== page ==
All of this is to say for this man, his time had come, his moment to act was now. This woman who had been left abandoned by an institution that was meant to help her was leaving her for a bus. You know how the buses have that diamond Safe Place signs on them. Apparently the bus was a safer place for her than the hospital. Just walking along he knew in his heart that it was his time, and he acted on it. There is a psychological effect that can take place among people, it's called the bystander effect, and it is especially dangerous when there is a group of people gathered around. The group can kind of mitigate responsibility. It's called the bystander effect because essentially you're counting on the other bystanders to do something. You may think to yourself: 
Well, I'm not good enough, I don't have the skills, surely someone else here has the skills to better see to this person's needs than I do, I don't have to worry about it. 
Perhaps, instead of thinking yourself not good enough, you could think of yourself as being too good:
I don't have time for this. I shouldn't be the one responsible for having to deal with this. I've got better things to do with my life. So I’ll go on my way.
This man, however, saw past all of that and knew that it was his time to act. In a similar way, I was driving down the road about a week ago and there was an accident. A lady had run off the road and hit a telephone pole. As I was driving by I saw her coming back up from having been hunched over the airbag, and so I knew that she was at least conscious, but I didn't know much other than that. I saw a vehicle turn into the driveway, the next turn down from the accident and I told myself: ‘well surely that person is going to help her.’ I didn't stop. It has bothered me ever since. We have moments in our lives when we are called to act, and in a specific way, as Christians, we are called to act as Christ for others. We can, if we are courageous, if we are willing, if we are able, we say yes to that call when it comes. Not if it comes, but when it comes.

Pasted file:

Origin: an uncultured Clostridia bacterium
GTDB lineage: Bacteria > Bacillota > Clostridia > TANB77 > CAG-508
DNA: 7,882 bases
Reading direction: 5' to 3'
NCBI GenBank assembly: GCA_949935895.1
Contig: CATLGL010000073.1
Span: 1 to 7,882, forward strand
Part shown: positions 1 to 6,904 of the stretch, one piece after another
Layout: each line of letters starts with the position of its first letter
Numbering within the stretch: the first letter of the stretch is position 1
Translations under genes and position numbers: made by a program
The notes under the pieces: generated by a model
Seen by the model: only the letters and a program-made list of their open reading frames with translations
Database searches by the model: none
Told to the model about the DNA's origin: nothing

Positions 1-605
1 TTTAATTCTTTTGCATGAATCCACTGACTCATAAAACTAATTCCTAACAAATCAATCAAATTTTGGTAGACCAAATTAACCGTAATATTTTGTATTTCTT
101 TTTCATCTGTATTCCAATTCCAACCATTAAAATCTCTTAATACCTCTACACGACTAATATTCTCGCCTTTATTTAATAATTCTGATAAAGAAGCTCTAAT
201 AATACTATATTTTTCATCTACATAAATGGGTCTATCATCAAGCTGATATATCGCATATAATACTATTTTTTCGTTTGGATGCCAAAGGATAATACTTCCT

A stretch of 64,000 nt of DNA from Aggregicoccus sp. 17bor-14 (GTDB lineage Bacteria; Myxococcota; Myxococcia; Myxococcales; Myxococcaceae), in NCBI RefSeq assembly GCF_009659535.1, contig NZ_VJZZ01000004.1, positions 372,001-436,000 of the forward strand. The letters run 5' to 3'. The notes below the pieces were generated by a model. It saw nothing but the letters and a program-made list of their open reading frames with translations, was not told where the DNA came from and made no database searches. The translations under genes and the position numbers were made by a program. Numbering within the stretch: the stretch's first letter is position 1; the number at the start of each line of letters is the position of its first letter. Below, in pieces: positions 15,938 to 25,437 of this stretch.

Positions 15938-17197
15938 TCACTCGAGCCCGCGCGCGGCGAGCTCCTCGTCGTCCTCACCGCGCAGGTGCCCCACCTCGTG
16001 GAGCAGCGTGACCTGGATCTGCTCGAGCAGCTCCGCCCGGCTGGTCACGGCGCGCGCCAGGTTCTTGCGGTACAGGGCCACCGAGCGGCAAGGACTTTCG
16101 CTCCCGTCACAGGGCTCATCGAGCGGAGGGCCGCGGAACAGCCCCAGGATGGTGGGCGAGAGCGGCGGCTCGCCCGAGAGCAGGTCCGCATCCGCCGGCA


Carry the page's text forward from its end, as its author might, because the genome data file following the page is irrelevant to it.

Jonah, in a similar way, had been called to act as Christ even before Christ had manifest himself. He was called once, and perhaps he thought himself not good enough: ‘surely I can't be the one that God is calling to save the people of Nineveh, I can't do that. I'm not good enough.’ Or I think probably more likely he thought something more like: ‘Me? You want me to go and save THOSE people! No, I’m not going to do that, I'm going to runaway!’ Well, God is rather persistent, God sent a whale, or really Scripture tells us a large fish, to swallow Jonah up and three days later plop him out on the seashore. God again asked Jonah: ‘Jonah, go to Nineveh, now is your time. It's time to step up.’ This time Jonah did go, he went to Nineveh; and a foreigner, who may not have been speaking their language, was telling Nineveh: ‘Now is your time! Forty days more and Nineveh will be destroyed!’ Just a day into his journey the people of Nineveh accepted his call, they heard that their time was now, and they repented. They said yes to God's call in their lives. They saw, they heard, they knew that it was their time to act. 

Jonah and 'the whale'

Paul, in his writings, is telling us that the world’s time is coming to an end. We don't know when, we don't know how, we don't know where, but we know that the world's time is limited! We know that everything outside of the world is infinite, unlimited. Others places in Sacred Scripture Paul talks about being in the world, but not of the world. So while we recognize that this world's time is coming to an end, we are still called to act in it. We are called to be Christ in it. 

Of course there is our Gospel for today. Time, it seems, just kind of runs throughout today's Scripture. In our Gospel we see Christ walking along the shore of Galilee. Simon, he say, it’s your time, John your time, Andrew your time, James your time! They heard the call of Christ, and they acted. Now, we don't know whether or not this was exactly the first time they met Christ. In some ways I would imagine that they kind of grew up with him. Either way, he said follow me, and follow me now. He didn't order them in such a way, he invited them, but he essentially said, it's time, we're going. And they followed. They heard, they saw, they felt, they encountered their time to go, and they said yes. They said yes, when others could have said no, they could have said no.